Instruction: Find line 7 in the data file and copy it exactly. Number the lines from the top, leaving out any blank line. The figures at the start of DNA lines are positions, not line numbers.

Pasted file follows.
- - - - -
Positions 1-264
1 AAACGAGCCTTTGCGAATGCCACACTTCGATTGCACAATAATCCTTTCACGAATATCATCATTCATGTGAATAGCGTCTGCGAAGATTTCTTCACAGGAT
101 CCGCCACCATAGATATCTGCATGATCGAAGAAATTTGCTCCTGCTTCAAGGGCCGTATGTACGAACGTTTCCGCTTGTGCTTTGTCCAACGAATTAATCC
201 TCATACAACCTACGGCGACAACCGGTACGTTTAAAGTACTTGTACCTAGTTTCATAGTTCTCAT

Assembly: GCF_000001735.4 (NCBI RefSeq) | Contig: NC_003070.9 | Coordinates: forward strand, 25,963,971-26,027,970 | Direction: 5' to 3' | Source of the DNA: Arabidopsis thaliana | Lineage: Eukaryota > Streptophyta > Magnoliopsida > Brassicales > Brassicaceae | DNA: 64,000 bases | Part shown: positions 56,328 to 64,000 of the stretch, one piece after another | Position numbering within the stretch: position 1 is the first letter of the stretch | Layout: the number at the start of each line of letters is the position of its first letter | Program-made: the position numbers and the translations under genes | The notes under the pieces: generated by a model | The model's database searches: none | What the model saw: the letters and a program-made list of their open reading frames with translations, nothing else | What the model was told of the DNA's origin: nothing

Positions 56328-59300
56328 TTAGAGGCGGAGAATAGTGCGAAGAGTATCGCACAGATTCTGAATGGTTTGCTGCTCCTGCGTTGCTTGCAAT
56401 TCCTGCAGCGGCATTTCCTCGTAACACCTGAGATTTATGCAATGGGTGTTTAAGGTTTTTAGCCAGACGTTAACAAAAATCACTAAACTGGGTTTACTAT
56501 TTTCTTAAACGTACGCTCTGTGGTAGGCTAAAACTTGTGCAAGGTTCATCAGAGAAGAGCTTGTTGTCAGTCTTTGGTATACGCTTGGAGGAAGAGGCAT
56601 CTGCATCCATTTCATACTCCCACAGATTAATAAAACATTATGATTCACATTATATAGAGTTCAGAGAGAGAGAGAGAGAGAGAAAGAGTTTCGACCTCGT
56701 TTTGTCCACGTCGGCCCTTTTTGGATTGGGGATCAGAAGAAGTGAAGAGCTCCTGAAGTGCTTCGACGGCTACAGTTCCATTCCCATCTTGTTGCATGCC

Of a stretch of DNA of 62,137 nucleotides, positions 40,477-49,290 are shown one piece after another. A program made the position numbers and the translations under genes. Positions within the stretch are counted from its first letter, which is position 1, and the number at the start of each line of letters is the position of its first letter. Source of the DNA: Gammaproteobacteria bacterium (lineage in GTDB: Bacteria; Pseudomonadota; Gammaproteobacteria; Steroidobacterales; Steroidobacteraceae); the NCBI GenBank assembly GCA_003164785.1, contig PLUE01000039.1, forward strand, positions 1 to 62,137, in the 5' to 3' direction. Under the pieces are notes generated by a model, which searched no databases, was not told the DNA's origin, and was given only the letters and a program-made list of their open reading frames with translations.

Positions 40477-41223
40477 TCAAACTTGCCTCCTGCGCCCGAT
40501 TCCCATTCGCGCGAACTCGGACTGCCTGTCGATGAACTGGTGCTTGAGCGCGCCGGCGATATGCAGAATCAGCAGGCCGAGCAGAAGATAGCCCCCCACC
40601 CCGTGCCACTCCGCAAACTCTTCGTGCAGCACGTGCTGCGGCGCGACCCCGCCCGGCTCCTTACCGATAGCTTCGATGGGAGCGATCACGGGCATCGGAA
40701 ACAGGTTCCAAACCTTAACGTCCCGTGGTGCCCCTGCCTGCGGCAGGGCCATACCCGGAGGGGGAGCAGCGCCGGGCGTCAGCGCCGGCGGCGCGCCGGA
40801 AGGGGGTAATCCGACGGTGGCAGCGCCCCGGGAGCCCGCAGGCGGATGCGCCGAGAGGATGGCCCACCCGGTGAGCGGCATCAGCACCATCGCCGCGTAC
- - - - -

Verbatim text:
56328 TTAGAGGCGGAGAATAGTGCGAAGAGTATCGCACAGATTCTGAATGGTTTGCTGCTCCTGCGTTGCTTGCAAT